COVID LATEST Tánaiste says an 'army bigger than our actual army' needed to contact trace up to 7,000 people every day
Leo Varadkar admits keeping up with the infection rate is proving difficult, but he tells the Dáil a ‘systems failure’ is not the reason Ireland is experiencing a second wave
Ireland would need an “army” of contact tracers even bigger than the Defence Forces to track down the close associates of everyone now becoming infected with Covid-19, the Tánaiste has told the Dáil.
Addressing claims that the track-and-trace system has collapsed, forcing higher levels of public restrictions, Leo Varadkar said: “We are now trying to contact trace 1,000 people’s contacts nearly every day.”
It was “really tough” on the people manning the phones in an attempt to do so, he said.
“If we’re going to have a couple of hundred or 1,000 positives a day, and everyone has six or seven contacts, that’s 7,000 people a day we need contact-traced.
“You need an army of people - probably an army bigger than our actual army - to trace that many people every day.”
There are an estimated 14,000 people in the combined Defence Forces.
Wexford TD Verona Murphy, representing the Regional Group, said the virus had spiralled out of control because the Government had failed to put a system in place for contact tracing when the numbers were low.
“That's why we have a resurgence,” she said. “It’s a total systems failure in contact tracing, which is the most basic, elementary and logistical solution.
“Contact tracing is the real reason that we're moving to Level 4. There is a total systems failure.”
Mr Varadkar said: “The best thing we can do to help our labs, our doctors, our contact tracers, medical scientists and all of the people who are helping to keep this virus at bay is to follow the public health advice.”
People should reduce their contacts “to the minimum possible while still living a normal, realistic life”, he said.
Ms Murphy said her understanding was that in June, as the country began to open up, a system of ‘test, trace and isolate’ would begin in earnest.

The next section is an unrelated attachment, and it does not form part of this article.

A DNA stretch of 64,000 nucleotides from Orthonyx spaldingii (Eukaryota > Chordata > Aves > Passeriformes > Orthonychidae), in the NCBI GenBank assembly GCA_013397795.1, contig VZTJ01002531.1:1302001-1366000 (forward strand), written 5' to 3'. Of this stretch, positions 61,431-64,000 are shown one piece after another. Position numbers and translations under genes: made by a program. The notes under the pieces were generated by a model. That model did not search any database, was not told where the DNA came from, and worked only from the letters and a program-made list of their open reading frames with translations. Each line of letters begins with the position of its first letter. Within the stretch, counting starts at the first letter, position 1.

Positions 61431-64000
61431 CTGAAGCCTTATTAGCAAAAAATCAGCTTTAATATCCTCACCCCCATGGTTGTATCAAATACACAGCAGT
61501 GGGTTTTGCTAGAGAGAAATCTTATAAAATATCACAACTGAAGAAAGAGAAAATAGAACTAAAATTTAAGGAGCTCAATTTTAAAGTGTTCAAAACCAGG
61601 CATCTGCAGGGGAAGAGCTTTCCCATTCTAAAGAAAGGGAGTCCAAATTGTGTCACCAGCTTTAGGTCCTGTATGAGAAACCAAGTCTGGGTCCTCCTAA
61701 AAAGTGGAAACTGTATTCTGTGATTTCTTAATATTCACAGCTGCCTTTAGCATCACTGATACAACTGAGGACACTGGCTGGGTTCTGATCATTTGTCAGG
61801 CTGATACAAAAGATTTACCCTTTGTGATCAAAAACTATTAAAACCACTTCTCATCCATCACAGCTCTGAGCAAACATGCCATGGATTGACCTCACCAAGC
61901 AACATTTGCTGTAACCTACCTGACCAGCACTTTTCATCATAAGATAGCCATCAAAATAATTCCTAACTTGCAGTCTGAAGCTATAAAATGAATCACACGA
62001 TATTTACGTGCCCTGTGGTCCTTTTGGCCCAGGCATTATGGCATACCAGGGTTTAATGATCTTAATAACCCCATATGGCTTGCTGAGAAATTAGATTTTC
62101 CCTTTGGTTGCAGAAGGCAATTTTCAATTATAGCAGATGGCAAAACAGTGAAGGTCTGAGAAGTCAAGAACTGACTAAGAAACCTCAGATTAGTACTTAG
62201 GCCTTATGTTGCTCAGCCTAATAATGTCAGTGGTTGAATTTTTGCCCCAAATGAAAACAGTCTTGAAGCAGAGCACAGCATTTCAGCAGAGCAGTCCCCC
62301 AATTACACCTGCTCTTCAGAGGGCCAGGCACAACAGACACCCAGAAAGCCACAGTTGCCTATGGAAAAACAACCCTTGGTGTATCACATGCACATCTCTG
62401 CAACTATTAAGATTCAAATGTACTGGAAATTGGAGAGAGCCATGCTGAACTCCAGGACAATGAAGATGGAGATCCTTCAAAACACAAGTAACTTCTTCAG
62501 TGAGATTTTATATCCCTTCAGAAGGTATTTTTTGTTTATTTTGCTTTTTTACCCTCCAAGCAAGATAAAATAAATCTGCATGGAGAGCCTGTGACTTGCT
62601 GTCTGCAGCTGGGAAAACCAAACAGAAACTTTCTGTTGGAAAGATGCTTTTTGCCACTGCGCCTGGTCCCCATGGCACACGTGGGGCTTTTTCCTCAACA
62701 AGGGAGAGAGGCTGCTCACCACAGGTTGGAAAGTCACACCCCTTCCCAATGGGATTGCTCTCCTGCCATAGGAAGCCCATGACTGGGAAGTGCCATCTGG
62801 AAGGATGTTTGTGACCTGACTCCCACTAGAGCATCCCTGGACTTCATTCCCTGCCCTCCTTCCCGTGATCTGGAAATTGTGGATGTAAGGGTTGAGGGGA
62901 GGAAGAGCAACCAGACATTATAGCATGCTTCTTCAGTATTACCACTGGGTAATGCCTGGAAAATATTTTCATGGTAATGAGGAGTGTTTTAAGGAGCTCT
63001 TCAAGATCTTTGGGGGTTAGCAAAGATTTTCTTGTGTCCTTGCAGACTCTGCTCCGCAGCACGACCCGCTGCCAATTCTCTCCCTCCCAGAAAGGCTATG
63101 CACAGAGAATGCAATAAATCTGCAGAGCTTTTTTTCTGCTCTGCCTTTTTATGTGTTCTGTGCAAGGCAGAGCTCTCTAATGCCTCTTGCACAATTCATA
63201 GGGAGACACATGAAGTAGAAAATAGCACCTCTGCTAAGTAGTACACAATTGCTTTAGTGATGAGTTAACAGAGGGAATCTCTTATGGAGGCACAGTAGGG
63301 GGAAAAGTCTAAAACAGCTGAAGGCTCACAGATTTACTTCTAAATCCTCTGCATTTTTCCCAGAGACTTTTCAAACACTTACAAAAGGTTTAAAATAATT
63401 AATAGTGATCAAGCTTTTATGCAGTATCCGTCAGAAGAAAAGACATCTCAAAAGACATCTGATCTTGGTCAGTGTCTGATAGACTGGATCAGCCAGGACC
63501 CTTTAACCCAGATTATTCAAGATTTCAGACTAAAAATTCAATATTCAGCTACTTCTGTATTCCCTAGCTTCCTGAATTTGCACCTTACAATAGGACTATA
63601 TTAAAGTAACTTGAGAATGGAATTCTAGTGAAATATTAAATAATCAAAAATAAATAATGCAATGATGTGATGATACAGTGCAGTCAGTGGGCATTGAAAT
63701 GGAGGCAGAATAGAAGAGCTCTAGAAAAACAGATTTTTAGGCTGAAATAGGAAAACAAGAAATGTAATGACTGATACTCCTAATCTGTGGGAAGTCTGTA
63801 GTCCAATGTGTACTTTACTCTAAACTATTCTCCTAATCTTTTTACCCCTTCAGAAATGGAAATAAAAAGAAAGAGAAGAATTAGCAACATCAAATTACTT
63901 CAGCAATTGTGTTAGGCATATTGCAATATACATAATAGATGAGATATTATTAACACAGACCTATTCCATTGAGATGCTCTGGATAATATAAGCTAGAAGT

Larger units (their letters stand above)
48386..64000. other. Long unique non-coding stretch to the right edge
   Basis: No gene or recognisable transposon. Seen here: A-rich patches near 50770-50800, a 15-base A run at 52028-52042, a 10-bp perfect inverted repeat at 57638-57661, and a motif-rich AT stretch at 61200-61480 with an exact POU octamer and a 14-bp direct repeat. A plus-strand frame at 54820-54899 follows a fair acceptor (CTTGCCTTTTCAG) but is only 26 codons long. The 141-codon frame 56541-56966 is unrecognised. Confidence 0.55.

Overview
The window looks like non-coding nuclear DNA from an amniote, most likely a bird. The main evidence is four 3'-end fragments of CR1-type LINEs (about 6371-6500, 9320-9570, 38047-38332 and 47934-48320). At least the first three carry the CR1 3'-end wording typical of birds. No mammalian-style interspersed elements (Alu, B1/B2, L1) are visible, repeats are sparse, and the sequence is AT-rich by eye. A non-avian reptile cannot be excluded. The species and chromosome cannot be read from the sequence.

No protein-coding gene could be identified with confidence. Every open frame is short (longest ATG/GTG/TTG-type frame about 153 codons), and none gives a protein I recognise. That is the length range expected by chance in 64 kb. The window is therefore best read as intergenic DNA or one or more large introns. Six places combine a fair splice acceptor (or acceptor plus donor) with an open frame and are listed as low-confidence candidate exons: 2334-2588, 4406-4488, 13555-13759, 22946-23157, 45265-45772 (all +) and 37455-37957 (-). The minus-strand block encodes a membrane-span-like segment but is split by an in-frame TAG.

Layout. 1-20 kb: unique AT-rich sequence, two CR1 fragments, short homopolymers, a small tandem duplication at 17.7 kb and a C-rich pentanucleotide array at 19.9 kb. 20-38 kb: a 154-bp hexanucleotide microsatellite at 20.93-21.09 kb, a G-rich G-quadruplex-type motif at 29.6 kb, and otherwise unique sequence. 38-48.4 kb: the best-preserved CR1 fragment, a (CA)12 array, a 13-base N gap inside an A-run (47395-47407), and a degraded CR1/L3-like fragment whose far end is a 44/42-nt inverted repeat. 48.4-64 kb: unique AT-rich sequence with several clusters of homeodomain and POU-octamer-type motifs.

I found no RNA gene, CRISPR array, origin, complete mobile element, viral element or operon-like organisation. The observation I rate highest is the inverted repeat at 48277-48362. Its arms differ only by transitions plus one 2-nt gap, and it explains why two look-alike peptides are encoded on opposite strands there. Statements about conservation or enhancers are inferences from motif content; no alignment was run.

But as a result of an ineffective system of contact tracing, she was being inundated with calls, she said, giving the example of a GAA player in Wexford who later tested positive, but who hadn’t been contact traced from another case for six days.
She added: “His girlfriend, who he lives with, works in a nursing home… that nursing home is now infected.”
Mr Varadkar said: “I understand the argument that you’re making and I can even understand the desire to seek to wish to blame someone for the fact that we are now experiencing a second wave of the virus.
“But I don’t think the argument that you make - that it is down to failures of testing and tracing - really stacks up.”
He gave international examples of a second wave.
“Look at Denmark, a country doing three times as much testing as us. Guess what - they’re experiencing a second wave, with a similar incidence of the virus to what we have.
“Take Germany. They handled the first wave really well and were extraordinarily impressive in terms of ability to test, trace and isolate people.
“But Germany just recorded a record number of cases, the highest ever, higher than even during the first wave. So, you know, this is happening all across Europe. All of Europe is experiencing a second wave, and pretty much every country is now recording record case numbers - despite the best efforts of their governments, their populations, and the health authorities.”
The movement of Cavan, Monaghan and Donegal to Level 4 had been “a bitter blow” to their populations, he said, as was a ban placed on household visits nationwide.
He told Sinn Féin’s Pearse Doherty: “People who live in any other county shouldn’t get the wrong impression. They should not take any comfort from the fact that the rules are stricter in these three counties.
“This virus is circulating in the community, in every county in Ireland. And we need to see it that way, and understand that that’s the case,” he said.
The Tánaiste insisted citizens had to make sure they complied with public health advice and changed their behaviour “in every part of Ireland and all 32 counties”.